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Basics of the iPhone/iPad SDK

I wrote my very first iPhone/iPad app today. Don't get excited, it's not even worth showing. What I want to talk about here is what confused me so that if you want to get started with this yourself, you might have a little less trouble than I did.

You can download the iPhone SDK from Apple. You do have to register as a developer, but that's free. If you actually end up making something you want to sell, that's going to cost you $99 a year at least, but you don't need to do that now.

You do need an Intel Mac running OS X and a few extra gig of space. Once you've got it all downloaded and installed, you are ready to start writing apps. Note that although it says "iPhone SDK", this can create apps for iPad and iTouch also.

You need at least a half-baked knowledge of Objective C++. Those of you who hate object oriented programming don't have to start cursing just yet - while iPod/iPhone programming certainly uses objects, you don't have to know all that much and can do quite a lot with standard C syntax. I'm mostly ambivalent myself; I can put up with it enough to do what I need to do.

Where I ran into confusion had nothing to do with any of that. Oh, sure, I mistyped object references, forgot some things entirely and even stuck stuff in the wrong files. But that wasn't anything that stopped me dead. No, my confusion was much more basic: I didn't understand how Interface Builder got connected to my code.

Now that I do understand a bit more, this kind of makes sense. The Interface Builder component has lots of pre-defined things like buttons and labels and you just drag them into your window or view. That's easy enough, and you connect them to code by drawing a line between the code and the object. The code has to be in place before you can do that - you can drag all the buttons you want, but you can't connect them until you have code defined.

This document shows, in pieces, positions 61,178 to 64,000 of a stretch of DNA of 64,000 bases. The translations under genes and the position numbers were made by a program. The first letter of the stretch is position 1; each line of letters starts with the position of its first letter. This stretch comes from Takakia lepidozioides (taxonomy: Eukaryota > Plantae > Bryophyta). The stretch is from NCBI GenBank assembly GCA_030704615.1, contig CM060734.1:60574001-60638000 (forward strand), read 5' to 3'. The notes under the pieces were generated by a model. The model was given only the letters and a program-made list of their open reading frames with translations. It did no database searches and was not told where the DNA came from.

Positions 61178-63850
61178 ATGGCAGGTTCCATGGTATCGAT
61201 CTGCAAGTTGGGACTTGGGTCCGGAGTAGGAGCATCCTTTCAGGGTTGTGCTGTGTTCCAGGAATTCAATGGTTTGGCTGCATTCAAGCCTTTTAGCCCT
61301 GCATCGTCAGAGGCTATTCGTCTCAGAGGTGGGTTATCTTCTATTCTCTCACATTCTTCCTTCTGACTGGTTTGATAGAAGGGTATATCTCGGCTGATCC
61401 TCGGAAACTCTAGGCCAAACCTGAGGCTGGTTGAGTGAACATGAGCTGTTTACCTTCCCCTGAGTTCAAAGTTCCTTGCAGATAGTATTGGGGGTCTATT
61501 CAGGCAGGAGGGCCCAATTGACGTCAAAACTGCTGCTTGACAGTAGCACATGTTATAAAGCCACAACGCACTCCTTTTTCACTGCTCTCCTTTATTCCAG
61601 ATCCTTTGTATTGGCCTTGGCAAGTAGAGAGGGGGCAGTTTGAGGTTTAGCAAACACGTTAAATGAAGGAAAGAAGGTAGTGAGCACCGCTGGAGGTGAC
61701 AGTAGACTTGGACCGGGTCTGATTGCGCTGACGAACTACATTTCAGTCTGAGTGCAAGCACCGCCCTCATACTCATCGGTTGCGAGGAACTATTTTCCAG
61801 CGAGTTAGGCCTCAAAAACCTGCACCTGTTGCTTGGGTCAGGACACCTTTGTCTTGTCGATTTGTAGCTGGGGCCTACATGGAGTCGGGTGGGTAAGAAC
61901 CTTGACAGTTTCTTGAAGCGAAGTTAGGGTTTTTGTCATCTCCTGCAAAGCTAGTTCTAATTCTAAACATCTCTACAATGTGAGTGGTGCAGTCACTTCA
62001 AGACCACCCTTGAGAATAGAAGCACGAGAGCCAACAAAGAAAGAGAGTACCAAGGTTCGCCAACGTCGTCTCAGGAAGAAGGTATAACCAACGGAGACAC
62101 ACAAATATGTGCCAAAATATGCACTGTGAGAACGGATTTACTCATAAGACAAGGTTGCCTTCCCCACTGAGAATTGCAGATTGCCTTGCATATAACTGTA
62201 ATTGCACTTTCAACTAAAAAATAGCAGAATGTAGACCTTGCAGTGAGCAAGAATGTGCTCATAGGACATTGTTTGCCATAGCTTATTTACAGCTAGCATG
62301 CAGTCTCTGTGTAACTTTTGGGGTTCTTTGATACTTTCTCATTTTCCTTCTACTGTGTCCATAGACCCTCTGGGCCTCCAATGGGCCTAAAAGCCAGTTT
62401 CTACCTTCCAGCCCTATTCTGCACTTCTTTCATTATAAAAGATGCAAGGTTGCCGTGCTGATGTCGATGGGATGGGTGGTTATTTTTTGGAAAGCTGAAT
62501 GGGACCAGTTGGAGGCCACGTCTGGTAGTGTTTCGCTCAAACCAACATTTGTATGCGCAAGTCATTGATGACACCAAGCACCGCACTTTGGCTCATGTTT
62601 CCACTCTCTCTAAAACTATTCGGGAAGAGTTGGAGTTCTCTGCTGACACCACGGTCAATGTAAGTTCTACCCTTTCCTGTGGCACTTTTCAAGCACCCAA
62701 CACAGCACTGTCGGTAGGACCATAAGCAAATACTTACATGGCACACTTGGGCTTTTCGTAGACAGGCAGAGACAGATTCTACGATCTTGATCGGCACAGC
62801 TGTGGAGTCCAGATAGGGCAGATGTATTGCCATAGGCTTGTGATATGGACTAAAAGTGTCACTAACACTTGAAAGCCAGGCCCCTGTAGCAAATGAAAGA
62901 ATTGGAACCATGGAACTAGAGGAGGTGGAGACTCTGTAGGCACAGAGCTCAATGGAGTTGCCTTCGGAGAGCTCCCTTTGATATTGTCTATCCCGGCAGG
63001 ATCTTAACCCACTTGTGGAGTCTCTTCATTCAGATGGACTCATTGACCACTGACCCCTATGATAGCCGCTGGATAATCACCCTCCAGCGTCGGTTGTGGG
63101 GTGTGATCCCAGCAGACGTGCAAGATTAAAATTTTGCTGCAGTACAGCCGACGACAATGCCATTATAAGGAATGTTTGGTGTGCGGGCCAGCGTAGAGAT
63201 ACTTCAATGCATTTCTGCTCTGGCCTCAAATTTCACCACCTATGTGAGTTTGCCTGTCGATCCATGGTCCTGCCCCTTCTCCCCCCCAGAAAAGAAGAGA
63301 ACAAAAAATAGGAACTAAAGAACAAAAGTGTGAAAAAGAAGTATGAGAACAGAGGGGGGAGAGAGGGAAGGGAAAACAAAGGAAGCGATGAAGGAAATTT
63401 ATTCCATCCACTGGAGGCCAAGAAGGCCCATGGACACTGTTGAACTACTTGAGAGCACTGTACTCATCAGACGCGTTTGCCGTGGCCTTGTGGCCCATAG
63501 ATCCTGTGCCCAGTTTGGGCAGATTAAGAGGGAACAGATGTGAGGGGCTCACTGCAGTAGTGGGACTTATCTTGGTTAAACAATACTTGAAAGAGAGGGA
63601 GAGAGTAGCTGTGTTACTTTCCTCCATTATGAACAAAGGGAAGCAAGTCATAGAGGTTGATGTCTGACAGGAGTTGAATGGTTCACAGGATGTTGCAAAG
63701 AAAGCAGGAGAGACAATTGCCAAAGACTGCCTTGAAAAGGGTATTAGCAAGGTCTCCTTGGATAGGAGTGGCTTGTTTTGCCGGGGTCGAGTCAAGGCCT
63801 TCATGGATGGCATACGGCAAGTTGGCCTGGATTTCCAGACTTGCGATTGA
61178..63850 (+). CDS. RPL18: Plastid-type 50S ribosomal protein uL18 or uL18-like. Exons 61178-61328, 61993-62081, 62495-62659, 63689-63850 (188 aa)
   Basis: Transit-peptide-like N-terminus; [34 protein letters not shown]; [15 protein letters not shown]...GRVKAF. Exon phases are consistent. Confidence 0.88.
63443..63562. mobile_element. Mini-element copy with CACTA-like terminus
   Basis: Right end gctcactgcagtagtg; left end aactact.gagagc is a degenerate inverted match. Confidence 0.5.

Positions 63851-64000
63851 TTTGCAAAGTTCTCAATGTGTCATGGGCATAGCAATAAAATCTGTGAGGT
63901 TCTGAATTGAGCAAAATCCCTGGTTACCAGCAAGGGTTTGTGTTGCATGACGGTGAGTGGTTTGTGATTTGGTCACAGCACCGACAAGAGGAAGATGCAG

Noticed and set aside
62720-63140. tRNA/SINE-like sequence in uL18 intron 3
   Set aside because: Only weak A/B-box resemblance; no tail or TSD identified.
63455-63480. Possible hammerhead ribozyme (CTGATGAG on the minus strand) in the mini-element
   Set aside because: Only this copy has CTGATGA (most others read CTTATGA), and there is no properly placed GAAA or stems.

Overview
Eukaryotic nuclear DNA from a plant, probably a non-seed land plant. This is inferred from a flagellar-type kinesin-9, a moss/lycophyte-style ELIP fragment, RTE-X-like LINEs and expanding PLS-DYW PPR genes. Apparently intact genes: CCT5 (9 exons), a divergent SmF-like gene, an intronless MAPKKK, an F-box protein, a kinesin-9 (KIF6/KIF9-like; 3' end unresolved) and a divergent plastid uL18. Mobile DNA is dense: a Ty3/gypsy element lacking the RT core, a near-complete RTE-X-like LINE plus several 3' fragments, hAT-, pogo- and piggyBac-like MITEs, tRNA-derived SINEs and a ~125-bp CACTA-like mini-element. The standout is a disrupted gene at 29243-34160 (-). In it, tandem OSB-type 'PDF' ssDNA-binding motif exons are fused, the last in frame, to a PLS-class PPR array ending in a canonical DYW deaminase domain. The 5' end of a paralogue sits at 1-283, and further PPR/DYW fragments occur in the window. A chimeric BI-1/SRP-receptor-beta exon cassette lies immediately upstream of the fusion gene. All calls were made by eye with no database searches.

Window SDK Interface Builder SDK

If you are working with a sample app (and there are many to be found), it helps to have the 10,000 foot view: you are going to pick a template when you start a new project. That template is going to create at least one NIB file (that's the MainWindow.xib file shown below) and at least one each of an *AppDelegate.h and an *AppDelegate.m file. Double-clicking on the NIB file will bring up Interface Builder where you can drop buttons and all that. Back in those Delegate files is where you'll be putting definitions and code.

Interface Builder SDK

You link inputs and outputs in Interface Builder. For example, I control-clicked on my Button and dragged the line to the Application Delegate icon. A little window opens up showing the methods that I defined in the h and .m files. If I tried to do this before defining any methods (of course I did exactly that) or if you've made some silly mistake defining your methods (yes, I did that more than once), you won't get the window.

Once you do have everything correct and connected, clicking Build and Run fires up the Emulator - either iPhone or iPad, depending on what you originally said you were going to develop. You see what it looks like and your controls will do what you told them to do. You can also use these emulators to go see what your web pages look like on these devices; of course I did that before I did anything that worked at all.

So - the major confusion here was just not understanding how to get stuff brought in through Interface Builder connected to code. Everything else is just syntax and convention first and plain old programming after that. Apple has tremendous mountains of videos, web pages and lectures about basic and more advanced subjects - it will be a long time before I'll even understand a small percentage, but at least now I grok enough to actually start lurching about knocking things over. I'm happy with that for now.



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© Anthony Lawrence







Mon Apr 5 22:40:50 2010: 8372   DaleReagan

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Hey Tony,

Tried any of the 'write once - deploy many' solutions? I've read rumblings of vendor-supported solutions (i.e. mobile manufacturer supported dev environments) and took a look at: (link) (blog post at: (link) .) Some interesting options. Note: my test-apps are not real apps - just explorations of the process/tools...

:)
Dale



Tue Apr 6 01:10:10 2010: 8373   TonyLawrence

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I have looked at a few, yes, but haven't seen anything that caught me.



Wed Apr 7 11:04:59 2010: 8378   TonyLawrence

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Another silly mistake I made was not to Save after making changes in Interface Builder. This gave me a few hours of needless frustration. When you click Build and Run back in Xcode, you will be warned if you have unchanged edits in your code, but not if you didn't save the IFB changes.

My learning path is much smoother after realizing that :-)





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